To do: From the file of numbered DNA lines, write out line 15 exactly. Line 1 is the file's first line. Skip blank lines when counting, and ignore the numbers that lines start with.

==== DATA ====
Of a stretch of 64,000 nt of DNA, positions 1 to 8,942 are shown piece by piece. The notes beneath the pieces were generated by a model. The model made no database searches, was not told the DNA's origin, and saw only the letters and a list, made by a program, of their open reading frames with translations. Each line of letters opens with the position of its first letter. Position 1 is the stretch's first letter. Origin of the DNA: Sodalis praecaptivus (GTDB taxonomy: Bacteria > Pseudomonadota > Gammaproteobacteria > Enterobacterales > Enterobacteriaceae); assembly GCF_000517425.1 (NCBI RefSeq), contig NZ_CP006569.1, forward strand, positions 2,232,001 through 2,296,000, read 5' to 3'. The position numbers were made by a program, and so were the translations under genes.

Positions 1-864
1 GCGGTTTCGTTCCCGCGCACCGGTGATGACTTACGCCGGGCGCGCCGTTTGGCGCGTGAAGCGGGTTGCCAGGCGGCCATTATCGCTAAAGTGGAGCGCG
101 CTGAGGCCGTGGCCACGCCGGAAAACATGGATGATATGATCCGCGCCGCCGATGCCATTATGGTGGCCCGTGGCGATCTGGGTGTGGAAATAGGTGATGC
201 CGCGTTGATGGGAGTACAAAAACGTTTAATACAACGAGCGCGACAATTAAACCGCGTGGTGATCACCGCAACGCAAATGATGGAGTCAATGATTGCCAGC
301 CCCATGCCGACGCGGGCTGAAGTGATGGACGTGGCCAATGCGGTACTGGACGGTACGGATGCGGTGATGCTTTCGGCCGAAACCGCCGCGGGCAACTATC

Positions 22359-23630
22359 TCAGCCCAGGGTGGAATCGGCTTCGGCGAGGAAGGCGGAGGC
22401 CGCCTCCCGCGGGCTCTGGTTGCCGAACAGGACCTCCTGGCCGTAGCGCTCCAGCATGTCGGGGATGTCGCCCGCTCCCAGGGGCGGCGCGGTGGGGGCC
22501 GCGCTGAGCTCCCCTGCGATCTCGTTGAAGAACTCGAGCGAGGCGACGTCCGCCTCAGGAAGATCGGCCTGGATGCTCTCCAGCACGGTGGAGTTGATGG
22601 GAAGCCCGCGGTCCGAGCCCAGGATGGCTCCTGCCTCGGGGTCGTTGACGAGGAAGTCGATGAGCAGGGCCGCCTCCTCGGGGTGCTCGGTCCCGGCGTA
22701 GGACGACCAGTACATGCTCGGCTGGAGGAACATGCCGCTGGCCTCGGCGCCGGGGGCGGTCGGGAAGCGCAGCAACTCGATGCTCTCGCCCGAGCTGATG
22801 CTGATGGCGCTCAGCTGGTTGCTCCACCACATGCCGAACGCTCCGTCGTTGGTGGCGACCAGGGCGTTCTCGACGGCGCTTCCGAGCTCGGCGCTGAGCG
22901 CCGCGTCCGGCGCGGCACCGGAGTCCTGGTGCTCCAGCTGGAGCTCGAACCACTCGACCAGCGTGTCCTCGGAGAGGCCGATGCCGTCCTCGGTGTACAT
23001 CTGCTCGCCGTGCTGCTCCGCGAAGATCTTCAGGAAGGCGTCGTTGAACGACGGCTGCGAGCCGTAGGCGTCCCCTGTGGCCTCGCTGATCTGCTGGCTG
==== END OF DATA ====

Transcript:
23001 CTGCTCGCCGTGCTGCTCCGCGAAGATCTTCAGGAAGGCGTCGTTGAACGACGGCTGCGAGCCGTAGGCGTCCCCTGTGGCCTCGCTGATCTGCTGGCTG